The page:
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THE BIRTH OF THE SAVIOUR.
LESSONS FOR MOTHERS OR MATERNAL ASSOCIATIONS.
N this lesson we have given you a picture, which we wish
to look at, so that you may remember what we are about to tell you of the Saviour.
We are going to tell you where he lived,
and what happened on the night when he was born. Most little children have already heard all about the Saviour. We have no doubt your fathers or mothers have taken you in their arms, and told you how the
Saviour, when on earth, took just such little children as you in his arms, and blessed them, and as they have smoothed your hair, and kissed your cheek, and pressed you to their bosom, they have asked you if you would not love this Saviour, who died for little children? If you do not already love him, perhaps you will, before you have done reading this story.
The Bible tells us the Saviour was born in a place called Bethlehem; it is sometimes called Bethlehem of Judea. His parents' names were Joseph and Mary.
Joseph was called his father, but God was his father. They were very good people. They lived in a city called Nazareth, in Galilee. They went from Nazareth to Bethlehem. There the Saviour was born. He was born in a manger, because there was no room for his parents in the inn. If his parents had been rich, perhaps they might have been more comfortable. But the Saviour was born of poor parents, and laid in a manger, a place where they fed their cattle.
Bethlehem, where the Saviour was born, is a great way off. It is beyond the great sea. Few people in this country have ever seen it. But the Bible tells us there is such a place, and we have seen people who have been there, and returned to tell us about the country, and the place where the Saviour was born.
cause they were good men, and God will always take care of good men. He loves them-he will do them no harm. But there was a great light, and probably it was so bright as to hurt their eyes, and prevent them from seeing. After the angel had told them of the birth of this little babe, which was the Saviour, he told them they would find the babe wrapped in swaddling clothes, in a manger. And then there appeared a multitude of angels, praising God. These shepherds tell us what they sung. The words were these : “Glory to God in the highest, and on earth peace, good will toward men.” After they had sung, they went back to heaven, where they dwell. We have never seen an angel ; but we know they live in heaven ; that they honor God, and are very happy. When good little children die, and go to heaven, they are called angels, and some people think they sometimes visit this world, though we cannot see them, and do errands for their heavenly Father. When their parents are mourning and weeping over their death, some think God sends them as angels to comfort their parents; but we shall know more about this if we go to heaven.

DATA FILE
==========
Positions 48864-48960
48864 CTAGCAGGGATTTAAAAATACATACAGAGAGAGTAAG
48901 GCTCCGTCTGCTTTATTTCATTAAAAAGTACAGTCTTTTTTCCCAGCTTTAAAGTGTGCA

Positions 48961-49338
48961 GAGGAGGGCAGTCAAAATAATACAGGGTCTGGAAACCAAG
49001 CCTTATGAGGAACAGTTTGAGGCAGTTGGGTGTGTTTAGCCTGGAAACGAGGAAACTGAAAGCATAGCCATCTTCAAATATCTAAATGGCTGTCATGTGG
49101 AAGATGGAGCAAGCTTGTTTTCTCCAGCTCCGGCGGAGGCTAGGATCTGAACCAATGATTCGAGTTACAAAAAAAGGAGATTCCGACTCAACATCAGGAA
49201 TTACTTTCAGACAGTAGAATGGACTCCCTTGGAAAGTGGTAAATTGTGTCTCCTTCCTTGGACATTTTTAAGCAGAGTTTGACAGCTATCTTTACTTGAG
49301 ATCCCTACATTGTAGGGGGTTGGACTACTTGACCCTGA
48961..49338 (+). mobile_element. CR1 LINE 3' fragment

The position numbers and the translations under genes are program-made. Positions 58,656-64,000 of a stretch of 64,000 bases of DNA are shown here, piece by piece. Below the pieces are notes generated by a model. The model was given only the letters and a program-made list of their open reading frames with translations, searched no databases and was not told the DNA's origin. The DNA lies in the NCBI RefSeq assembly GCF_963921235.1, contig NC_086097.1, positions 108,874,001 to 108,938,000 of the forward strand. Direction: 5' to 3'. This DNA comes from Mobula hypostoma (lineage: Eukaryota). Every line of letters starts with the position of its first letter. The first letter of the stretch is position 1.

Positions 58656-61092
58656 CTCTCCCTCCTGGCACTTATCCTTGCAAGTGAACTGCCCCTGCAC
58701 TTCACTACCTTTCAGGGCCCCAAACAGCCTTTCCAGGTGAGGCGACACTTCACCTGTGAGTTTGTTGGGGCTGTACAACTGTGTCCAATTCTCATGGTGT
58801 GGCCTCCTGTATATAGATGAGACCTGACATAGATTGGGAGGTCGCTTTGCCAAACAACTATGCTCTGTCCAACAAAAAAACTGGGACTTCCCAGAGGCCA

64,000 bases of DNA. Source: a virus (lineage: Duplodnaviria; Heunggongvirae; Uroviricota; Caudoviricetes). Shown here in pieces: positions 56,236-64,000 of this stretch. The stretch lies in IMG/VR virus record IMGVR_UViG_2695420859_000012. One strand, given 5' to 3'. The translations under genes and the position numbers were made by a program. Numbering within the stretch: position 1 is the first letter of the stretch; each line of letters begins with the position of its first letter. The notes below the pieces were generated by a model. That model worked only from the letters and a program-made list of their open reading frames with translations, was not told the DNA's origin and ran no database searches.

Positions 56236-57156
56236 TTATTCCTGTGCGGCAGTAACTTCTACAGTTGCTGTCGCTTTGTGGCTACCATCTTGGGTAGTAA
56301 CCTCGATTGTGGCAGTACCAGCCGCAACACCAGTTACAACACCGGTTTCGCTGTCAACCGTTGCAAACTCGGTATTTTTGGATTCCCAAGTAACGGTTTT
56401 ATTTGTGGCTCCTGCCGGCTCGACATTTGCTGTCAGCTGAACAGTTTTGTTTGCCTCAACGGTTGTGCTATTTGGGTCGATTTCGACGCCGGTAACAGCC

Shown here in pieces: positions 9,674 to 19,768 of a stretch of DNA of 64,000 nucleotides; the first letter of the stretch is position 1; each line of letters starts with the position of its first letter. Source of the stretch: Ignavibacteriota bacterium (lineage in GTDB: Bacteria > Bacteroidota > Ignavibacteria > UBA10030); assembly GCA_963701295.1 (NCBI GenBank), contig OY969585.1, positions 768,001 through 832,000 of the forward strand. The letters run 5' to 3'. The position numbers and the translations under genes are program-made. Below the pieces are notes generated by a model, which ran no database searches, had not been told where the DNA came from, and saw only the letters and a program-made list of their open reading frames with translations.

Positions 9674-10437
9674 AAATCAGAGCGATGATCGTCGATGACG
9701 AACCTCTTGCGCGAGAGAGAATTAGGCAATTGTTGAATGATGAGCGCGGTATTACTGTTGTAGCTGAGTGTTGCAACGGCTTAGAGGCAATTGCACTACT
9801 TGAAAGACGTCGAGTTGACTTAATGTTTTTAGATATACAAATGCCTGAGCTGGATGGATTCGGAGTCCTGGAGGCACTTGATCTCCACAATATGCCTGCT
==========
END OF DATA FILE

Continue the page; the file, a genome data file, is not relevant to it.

After these angels went back to heaven, the shepherds said to one another, Let us now go, even unto Bethlehem, and see this thing which is come to pass.” They wished to go and see the babe. So they went to Bethlehem, and there they found Mary and Joseph, and the babe lying in the manger, just as the angel had said. This was the Lord Jesus Christ, the Saviour of the world. So these shepherds went and told the people all about what they had seen and known about the babe, and all the people wondered.
WHILE shepherds watched their flocks, by night,
All seated on the ground,
And glory shone around.
Fear not, said he, (for mighty dread
Had seized their troubled mind,)
To you and all mankind.
What is the name of the place where the Saviour was born ?
Where is Bethlehem ?
After the angel went back to heaven, what did the shepherds do ?
Did they find the babe in the manger?
THE SPRING UNDER THE CHESTNUT-TREE.
BY PROFESSOR ALDEN.
UNDERNEATH the spreading branches of a large chestnut-tree, which stood near Mr. Falkland's dwelling, there was a beautiful spring, which bubbled up from the earth, and formed a small basin of crystal waters, from which a rivulet found its way to a neighboring brook. James and Mary Falkland had their playhouse under the chestnut-tree. They took great care never to throw anything into the spring. They even swept the earth all around it, that the rains might not wash any dirt into it.
One day they found it half filled with stones, and pieces of rotten wood, and old clothes. They were greatly grieved that their pure fountain should be thus polluted. They ran to their father with their complaints.
“Father,” said James, “who do you think has done it ?” “I do not know,” replied Mr. Falkland. “Will you not please to find out ?" , "I do not think it will be wise to take much trouble about it.” " What shall we do, then ???
“ Clear out the spring, and the waters will soon flow as sweetly and clearly as before.”
“ But we wish to know who did the mischief."
“ It is much more important that the mischief should be repaired.”
James and Mary set to work to clear out the spring. They carried away the things that had been thrown in, and soon the troubled water flowed off, and the white pebbles on the bottom of the basin shone through the water as brightly as if it had never been disturbed.
When any mischief has been done, the first inquiry should not be, “Who has done it ?" but, “ How shall it be repaired ?” It may indeed be our duty to search out the offender, but generally the first thing to be thought of is, how the evil is to be repaired.